Foster Care News You Can Use

Last update: Oct. 13, 2020

As the COVID-19  pandemic continues, foster and adoptive youth are at risk for a variety of issues. PCPs and caregivers continue to be responsible for adhering to the escalated well-child exam schedule set forth by the American Academy of Pediatrics. These escalated visits are covered by the child’s health plan and have additional requirements to be covered within the visit. For more information on the requirements for escalated well-child visits for the foster care population, please review Serving Youth in Foster Care and Adoption self-paced guide of these requirements.

COVID-19 has presented some additional concerns in the child welfare world. In the state of Missouri, child abuse/neglect hotlines decreased 50 percent during the time that school went to an online modality. Polaris, the federal hotline for trafficking, anticipates that there has been a 40 percent increase in human trafficking activity. These numbers are of great concern for child welfare advocates as youth in foster care are at greater risk for re-victimization. It is estimated that 70% of youth who are trafficked are from the foster care system.

As healthcare professionals, an awareness of the signs and symptoms of trafficking is essential, whether providing services via telehealth or in person. Trafficking signs and symptoms may be social, emotional/behavioral or physical. Often, the social signs and symptoms or indicators are intimidation by person accompanying child, delay in presentation for care, inconsistencies in information and reports of hazardous or crowded living, working or transportation conditions.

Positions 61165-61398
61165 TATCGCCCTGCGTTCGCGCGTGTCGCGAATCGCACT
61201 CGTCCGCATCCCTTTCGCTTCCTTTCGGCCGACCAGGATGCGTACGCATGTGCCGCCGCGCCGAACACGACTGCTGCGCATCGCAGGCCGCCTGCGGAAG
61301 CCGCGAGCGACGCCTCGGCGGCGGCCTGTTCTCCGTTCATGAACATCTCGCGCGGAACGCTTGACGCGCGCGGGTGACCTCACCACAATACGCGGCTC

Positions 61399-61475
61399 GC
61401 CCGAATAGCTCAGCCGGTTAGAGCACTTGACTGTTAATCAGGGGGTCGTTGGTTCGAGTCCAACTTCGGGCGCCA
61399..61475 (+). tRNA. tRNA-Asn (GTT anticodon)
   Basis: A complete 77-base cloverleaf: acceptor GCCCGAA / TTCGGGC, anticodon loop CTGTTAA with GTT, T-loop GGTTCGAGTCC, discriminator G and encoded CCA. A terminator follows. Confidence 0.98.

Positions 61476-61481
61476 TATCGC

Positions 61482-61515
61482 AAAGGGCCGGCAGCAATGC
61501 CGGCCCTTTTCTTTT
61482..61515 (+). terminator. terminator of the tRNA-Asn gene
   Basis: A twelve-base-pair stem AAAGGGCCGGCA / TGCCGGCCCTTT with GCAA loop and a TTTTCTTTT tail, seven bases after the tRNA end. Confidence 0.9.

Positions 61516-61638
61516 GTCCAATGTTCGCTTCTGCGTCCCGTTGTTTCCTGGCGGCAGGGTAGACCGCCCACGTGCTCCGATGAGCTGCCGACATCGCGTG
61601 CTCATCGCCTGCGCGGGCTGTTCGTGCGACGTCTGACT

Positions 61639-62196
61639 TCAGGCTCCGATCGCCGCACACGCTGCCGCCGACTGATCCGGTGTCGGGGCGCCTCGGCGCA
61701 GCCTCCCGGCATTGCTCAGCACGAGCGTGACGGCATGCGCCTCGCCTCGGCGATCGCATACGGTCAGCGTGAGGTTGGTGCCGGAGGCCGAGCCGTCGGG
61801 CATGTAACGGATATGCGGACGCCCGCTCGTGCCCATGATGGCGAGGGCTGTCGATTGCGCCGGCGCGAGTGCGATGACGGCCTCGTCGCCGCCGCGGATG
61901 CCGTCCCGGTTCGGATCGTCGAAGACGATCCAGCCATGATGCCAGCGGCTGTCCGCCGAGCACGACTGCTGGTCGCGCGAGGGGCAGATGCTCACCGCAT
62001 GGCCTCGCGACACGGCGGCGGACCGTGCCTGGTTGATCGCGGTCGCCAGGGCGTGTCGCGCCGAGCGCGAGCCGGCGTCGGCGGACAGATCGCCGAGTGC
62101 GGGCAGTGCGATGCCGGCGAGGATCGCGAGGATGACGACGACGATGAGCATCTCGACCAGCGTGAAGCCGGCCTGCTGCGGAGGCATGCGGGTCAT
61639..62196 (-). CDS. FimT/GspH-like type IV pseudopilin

Medically, youth who have been trafficked may present with sexually transmitted infections, reports of multiple sexual assaults, malnutrition and/or dehydration, reports of excessive or preventable work-related injuries, exhaustion and acute or chronic pain.

Emotionally, youth often experience feelings of self-blame and struggle with complex trauma and/or dissociative disorders.  Behaviorally, youth may exhibit substance use, self-harm, dissociation, aggression and/or running away. Non-offending caregivers may notice youth having extra keys, extra cell phones, spending time with older or unknown peers or paramours and may express concern about gang activity or youth being unable to account for his/her whereabouts and activities. You may note concerns about caregivers coaching children, not letting them speak for themselves and seeming unconcerned about their symptoms or diagnoses.

If you have noticed or have concerns about trafficking in a minor, you should report these concerns to the Missouri Child Abuse and Neglect Hotline at 800-392-3738. If you have concerns about trafficking in an adult or questions about trafficking, you can reach out to Polaris by calling 888-373-7888.

For any member with a foster care or independent foster plan code, members can receive care management services at no cost from care managers with experience and expertise in these areas. Please contact 844-450-5201 to speak with a foster/adopt intake coordinator to refer a foster/adopt member to care management.